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Hofstra University’s career closet gives students free, secondhand professional clothing to dress them for success.

Hofstra University

Career closets are one way institutions are making sure their students are dressed for success. By offering free rentals or just giving away clothing, colleges and universities are gifting their students a new flair for the professional world—without making them pay for it.

Inside Higher Ed took a look at how three different institutions organize their career closets.

Virginia Commonwealth University—Suit Yourself Closet

At VCU, students can shop the clothing collection twice per month by appointment.

Each student is allowed to take, and keep, four items during their closet visit. Both the university’s Monroe Park and MCV campus closets are by appointment only, with scheduling on certain afternoons each week.

VCU also offers a professional dress style guide, with different details for students, whether their style is feminine, masculine or gender-neutral.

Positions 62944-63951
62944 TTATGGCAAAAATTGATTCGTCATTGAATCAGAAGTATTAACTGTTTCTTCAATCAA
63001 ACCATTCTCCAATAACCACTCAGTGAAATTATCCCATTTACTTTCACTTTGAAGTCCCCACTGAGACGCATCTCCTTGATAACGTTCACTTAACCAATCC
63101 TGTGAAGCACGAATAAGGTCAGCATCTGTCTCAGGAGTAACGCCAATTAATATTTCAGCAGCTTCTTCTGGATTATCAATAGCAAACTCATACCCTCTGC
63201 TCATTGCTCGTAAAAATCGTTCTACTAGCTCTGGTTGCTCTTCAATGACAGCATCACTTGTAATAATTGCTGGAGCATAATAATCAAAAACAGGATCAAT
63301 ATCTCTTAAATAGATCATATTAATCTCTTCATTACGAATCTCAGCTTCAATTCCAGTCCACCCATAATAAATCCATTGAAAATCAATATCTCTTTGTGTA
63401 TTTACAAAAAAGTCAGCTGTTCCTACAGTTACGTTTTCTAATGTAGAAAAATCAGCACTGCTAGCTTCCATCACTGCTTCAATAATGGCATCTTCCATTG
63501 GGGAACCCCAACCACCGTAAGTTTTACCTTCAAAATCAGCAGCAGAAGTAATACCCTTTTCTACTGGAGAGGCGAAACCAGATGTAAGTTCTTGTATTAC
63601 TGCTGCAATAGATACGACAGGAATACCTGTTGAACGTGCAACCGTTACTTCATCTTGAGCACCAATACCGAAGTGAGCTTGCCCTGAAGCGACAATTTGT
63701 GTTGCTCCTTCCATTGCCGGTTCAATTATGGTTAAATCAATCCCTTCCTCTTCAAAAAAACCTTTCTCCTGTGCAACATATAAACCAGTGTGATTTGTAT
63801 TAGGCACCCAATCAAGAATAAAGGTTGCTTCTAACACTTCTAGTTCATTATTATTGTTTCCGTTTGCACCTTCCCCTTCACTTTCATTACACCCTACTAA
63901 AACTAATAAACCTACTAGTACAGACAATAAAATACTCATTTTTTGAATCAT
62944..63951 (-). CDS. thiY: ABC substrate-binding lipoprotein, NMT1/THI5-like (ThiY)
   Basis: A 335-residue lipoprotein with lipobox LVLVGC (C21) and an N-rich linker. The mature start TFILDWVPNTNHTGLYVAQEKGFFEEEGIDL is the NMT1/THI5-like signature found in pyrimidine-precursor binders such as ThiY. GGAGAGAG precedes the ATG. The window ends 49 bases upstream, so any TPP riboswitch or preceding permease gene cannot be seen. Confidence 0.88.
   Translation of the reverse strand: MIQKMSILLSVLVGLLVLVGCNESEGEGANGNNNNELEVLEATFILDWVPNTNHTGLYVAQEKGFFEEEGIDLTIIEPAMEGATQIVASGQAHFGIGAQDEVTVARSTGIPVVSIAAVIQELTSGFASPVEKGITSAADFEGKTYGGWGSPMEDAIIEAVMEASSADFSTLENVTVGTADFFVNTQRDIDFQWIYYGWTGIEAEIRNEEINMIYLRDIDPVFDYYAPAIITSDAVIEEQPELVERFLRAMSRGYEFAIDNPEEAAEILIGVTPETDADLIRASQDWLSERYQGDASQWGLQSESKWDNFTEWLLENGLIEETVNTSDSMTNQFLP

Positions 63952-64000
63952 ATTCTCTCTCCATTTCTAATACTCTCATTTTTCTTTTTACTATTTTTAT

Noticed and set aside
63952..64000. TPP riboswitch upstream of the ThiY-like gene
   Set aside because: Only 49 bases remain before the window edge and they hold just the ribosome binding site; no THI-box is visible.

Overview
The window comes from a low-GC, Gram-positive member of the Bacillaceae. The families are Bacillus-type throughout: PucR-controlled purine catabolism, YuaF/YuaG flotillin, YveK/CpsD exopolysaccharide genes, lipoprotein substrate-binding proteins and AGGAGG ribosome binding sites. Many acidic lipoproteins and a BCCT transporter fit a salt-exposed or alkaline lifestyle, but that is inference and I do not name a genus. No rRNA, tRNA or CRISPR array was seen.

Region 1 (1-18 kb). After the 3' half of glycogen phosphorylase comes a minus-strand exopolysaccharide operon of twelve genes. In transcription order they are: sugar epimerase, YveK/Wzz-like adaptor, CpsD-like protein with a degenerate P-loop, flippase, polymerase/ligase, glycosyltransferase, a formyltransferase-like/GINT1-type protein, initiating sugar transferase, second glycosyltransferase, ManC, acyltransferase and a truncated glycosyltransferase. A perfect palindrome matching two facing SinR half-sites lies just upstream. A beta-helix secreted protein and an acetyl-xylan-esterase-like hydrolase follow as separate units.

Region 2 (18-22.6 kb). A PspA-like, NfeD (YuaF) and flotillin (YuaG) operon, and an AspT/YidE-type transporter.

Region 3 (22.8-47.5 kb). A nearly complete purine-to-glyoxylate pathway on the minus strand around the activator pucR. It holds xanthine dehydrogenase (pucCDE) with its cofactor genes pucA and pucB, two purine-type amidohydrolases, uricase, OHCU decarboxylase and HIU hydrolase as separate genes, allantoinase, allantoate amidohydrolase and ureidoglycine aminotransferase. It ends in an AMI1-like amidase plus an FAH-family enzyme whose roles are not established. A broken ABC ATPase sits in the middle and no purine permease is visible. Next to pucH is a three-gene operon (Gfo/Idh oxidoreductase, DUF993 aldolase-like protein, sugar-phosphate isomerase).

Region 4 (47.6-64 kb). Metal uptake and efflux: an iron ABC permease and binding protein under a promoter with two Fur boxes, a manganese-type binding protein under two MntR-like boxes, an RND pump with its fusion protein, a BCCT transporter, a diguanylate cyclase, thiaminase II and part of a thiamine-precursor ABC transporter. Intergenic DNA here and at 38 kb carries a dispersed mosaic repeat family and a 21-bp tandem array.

To dress its closet, VCU accepts gently used clothing donations or monetary donations, and outside organizations have helped stock it via donation drives.

University of Washington—Husky Career Closet

The University of Washington’s Husky Career Closet is open on a drop-in basis, Monday through Friday, from 11:30 a.m. to 3:30 p.m. One person shops through the closet at a time and can pick one “complete outfit,” including accessories. The career closet is open to both undergraduate and graduate students, and there is changing space on-site for students to try on clothing.

The Husky Career Closet also comes with a style guide and resources, such as contact info for local cleaners and tailors if clothing alterations are needed.

UW’s career closet is filled using monetary donations, by purchases from the Career and Internship Center’s Amazon Wishlist, and by item donations from alumni, family and community members.

Hofstra University—Career Closet

For several years, Hofstra’s career closet was a temporary fixture, appearing during different events put on by the university’s Career Design and Development Center. Now, it has a permanent home in a Campus Living and Wellness Center room previously used for interviews between recruiters and students.

Hofstra’s closet is also free, and students can book 15-minute shopping slots.

Sponsorships provide funding, with companies receiving advertising through the career closet, like their company logo on shopping bags and a link to the job listings from the career closet website.

Read the full original story here.

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